Brandade - Faroese style

VIDEO: Mash of salted cod, potatoes and garlic, served with pickled red onions

The Faroese have proud traditions of salting fish. Salted fish was the commodity that transformed the Faroe Islands into a fishery nation in the 1800s. In Faroese, saltfish is called saltfiskur and many find salted fish from the Faroe Islands to be the best in the world.

Salted fish is excellent and healthy food with a great taste. The salt preserves the quality of the fish and locks in the nutrition. Salted fish has soaked in water for a day or two to rehydrate, before it is ready for cooking. This process softens the flesh and draws out the excess salt. What is left is the deliciously rich taste of saltfish.

The Faroese still export salted fish to the Mediterranean countries where it has a central role in the cuisine, in particular cod. This recipe is a Faroese interpretation of the classic French dish Brandade de morue. The addition of pickled red onion gives some acidity to the salty and heavy flavours of the salted fish and potato mash.

  • Author : Gutti Winther
  • Category : Dinner, appetizer
  • Cuisine : French/Nordic
  • Yield : 2 servings or an appetizer for 6
  • 250-300 gr. (a large fillet/piece) of salted cod – you can also use other species of salted fish (ling, tusk or saithe)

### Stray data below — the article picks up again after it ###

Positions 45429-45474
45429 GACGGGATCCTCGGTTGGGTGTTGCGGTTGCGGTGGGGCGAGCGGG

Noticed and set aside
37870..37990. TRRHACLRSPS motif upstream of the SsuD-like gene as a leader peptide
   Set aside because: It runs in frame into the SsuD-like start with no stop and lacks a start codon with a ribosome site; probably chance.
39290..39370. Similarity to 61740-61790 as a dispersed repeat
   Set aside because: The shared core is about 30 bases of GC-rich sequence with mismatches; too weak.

• 8 potatoes
  • 1 large shallot
  • 2 cloves garlic
  • A teaspoon fresh thyme leaves
  • 50 gr. butter
  • 3 dl whole milk
  • A handful parsley, chopped
  • Lemon juice
  • Two slices white bread
  • Olive oil
  • Cheese for grating (you can use hard cheese such as Manchego, Gruyere or Emmentaler) 5-6 chive stalks, chopped
  • Pickled red onions:
  • 2 red onions
  • 1 dl sugar
  • 1 dl water
  • 1 dl vinegar
  • Preparation:
  • Soak the salted fish in a bowl of fresh cold water for 1 to 2 days to rehydrate the flesh. The soaking time depends on the size of the fish and the hardness of your local water. There should be approximately 3 times as much water as fish in the bowl. Change the water a couple of times each day. Lightly salted fish does not need to be rehydrated.
  • Skin the fish fillets and remove any bones. Dice the fillets.
  • Boil the potatoes until tender.
  • While the potatoes are boiling, slice the shallot and garlic. Sauté the onion and garlic with the thyme in butter for a couple of minutes until the onion softens. Add the milk and fish and poach for 2-3 minutes.
  • Mash the potatoes in a bowl. Add the poached fish, onions and garlic and enough of the milk to make a soft mash.
  • Add the chopped parsley, the juice of half a lemon and mix it all together into a mash. If your mash is too dry, add more milk.
  • Add a pinch of salt, but taste first, as the level of salt in salted fish varies.
  • Cut the slices of bread into smaller pieces. Coat the pieces of bread in olive oil and grill them on a grill pan or in the oven until crisp.
  • Put the fish and potato mash into ovenproof ramekins or a dish and top with grated cheese. Melt the cheese with a torch or in the oven.
  • Garnish with chopped chives and pickled onions. Serve with the grilled pieces of bread.
  • Pickled red onions:
  • Slice the onions finely – you can use a mandolin grater – and put the slices into a bowl or jar.
  • Bring the water, vinegar and sugar to a boil in a saucepan. When the sugar is dissolved, pour the pickle mixture over the onions.
  • Let it stand for 15 minutes and then the pickled onions are ready. The pickled onions only get better the longer they stand and can be stored for weeks.